And knowing molds is crucial for the network of Chicago area manufacturers Alliance Specialties serves. The company located in Wauconda Illinois does mold maintenance and polishing, laser welding and engraving, as well as hot runner manifold cleaning. They also sell laser welders and engravers.
“There’s a whole world out there that needs laser welding, that needs polishing, that needs something that we offer at Alliance. We are working to market ourselves better to tell people what we do. There are opportunities out there – we just have to find them … or they have to find us,” Demakis told TMA’s News Bulletin.
Alliance’s behind-the-scenes work is the type that exists and thrives due to relationships with other manufacturers. Advertising what they do every day to the public would be meaningless, they say, because their mold repair work focuses on keeping manufacturers active and productive.
“What’s hard is because we’re behind-the-scenes, behind-the-scenes, behind-the-scenes, a lot of what we do is secret. We’re busy, but we can’t advertise what we’re working on right now. We can’t tell people that we did such-and-such project because the XYZ company we worked for is doing something for ABC company” one with a well-known brand name, Vice President and co-owner Doug Niggemann said.
Surrounded by sons Tony and Christopher and co-owner Doug, John Demakis reminisced about the days when he and his then-partner Vince Sabella launched the company in the late 1970s.
The two started Alliance in a one-car garage in Elmwood Park, moved to a two-car garage, and eventually to the 30,000 square foot building they now occupy in far north suburban Wauconda. The first service Demakis and Sabella offered was polishing.
As their customers conveyed to them other needs, Alliance added services. Meeting customer needs has opened the door time and time again to more work, more opportunities and growth for Alliance.
“Most of our customer base can use all the services we offer, and because we house so many different services, turnaround is faster,” Niggemann said.
Their recent acquisition of a hot runner opened up a new base of customers. Niggemann left his father’s mold making business to laser weld at Alliance after Demakis read about laser welding and invested in the new technology.
“When we started laser welding with Doug, a lot of people doubted whether it would work,” Demakis said. “We were one of the first in the Midwest that started with laser welding. Now it’s accepted standard.”
Demakis’ third son Christopher, who began in nickel plating, started working at Alliance after high school. He and his uncle now oversee the company’s polishing services.
“I grew up wanting to work in the shop,” Christopher said. He attended machine school, and learned polishing while working at the company. “I liked it,” he said, “but I really like just being in the company.”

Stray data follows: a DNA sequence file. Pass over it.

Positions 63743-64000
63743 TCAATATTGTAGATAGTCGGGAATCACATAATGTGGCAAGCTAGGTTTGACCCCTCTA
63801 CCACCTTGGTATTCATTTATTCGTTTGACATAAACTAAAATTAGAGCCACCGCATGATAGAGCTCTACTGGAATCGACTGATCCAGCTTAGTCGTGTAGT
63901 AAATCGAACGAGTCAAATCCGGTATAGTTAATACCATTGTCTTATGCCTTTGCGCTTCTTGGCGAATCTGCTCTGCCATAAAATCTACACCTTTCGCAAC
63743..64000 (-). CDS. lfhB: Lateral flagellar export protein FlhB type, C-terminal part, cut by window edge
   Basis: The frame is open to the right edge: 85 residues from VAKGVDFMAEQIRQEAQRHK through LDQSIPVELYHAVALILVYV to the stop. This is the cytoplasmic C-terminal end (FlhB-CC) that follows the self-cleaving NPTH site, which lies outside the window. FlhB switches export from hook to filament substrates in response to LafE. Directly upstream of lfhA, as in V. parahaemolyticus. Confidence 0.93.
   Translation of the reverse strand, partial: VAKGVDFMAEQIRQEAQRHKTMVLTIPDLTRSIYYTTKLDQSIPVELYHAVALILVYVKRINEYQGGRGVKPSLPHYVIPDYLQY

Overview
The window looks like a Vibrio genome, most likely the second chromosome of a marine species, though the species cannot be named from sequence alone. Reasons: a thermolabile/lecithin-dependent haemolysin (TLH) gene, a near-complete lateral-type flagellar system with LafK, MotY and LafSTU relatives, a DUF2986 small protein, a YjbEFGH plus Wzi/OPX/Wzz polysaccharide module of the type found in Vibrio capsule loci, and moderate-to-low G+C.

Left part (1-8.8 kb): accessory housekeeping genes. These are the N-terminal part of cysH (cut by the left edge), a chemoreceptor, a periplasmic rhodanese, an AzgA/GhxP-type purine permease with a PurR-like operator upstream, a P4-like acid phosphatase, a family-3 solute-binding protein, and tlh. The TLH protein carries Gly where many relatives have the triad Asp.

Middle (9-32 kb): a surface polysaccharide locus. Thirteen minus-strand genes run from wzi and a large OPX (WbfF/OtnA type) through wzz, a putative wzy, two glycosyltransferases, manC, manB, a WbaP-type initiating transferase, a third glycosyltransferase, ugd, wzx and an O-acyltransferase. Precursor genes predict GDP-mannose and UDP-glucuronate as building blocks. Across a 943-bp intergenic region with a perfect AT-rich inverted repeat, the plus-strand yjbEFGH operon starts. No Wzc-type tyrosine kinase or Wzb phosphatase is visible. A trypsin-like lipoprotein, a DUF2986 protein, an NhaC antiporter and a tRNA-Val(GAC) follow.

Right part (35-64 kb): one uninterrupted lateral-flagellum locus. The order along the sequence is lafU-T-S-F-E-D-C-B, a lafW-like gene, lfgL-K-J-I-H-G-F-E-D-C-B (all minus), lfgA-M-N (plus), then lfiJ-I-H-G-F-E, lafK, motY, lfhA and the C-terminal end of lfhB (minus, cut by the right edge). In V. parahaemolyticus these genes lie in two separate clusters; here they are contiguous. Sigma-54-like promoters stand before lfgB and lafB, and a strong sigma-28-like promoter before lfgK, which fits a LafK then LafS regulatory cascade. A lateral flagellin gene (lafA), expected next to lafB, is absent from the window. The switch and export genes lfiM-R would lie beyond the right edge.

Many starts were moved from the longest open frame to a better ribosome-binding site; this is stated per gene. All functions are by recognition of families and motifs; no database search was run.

Older son Tony had his first taste of the industry at the age of 10 when he was cutting the grass and sweeping the floors. After running a marketing and graphic design company for the past 13 years, he returned to Alliance.
“There’s a need here to do more: for our customers, for our employees, and for the industry. The goal now is for greater exposure, so we’re getting more involved in the manufacturing community in order to grow the brand,” he said.
Plastics molds for dispenser caps, medical devices and automotive parts are more in demand than ever. The heavy use of plastics molds demands the type of repair work Alliance does. Including its California branch, Alliance now employs 40 plus.
Like other manufacturers, the Demakises and Niggemann are looking for a new generation of workers to learn from the hard-to-replace longtime skilled specialists now in the Alliance team.
“Most of our work calls for specialized, hands-on skills,” Niggemann said. “We can’t send someone to a class to learn much of what we do. Much of our work is through microscopes in order to get it done right. So for the most part, we train internally.”
And while they’re dealing head on with challenges of finding new people while getting the word out about what they do, Alliance is sticking to the company’s basics: quality work, good service, and a valuable network.
“We’ve worked on relationships all our lives. Relationships are fine, but we also have to do a really good job. We’ve surrounded ourselves with really good people that do really great jobs that make us look good. I’m proud of the fact that we’ve built a great group of people here,” the elder Demakis said.
And, he emphasized, a great group of people that really know molds.
Find more about Alliance Specialties and Laser Sales at: www.alliancelasersales.com.
By Fran Eaton, used by permission from the August 2017 TMA News Bulletin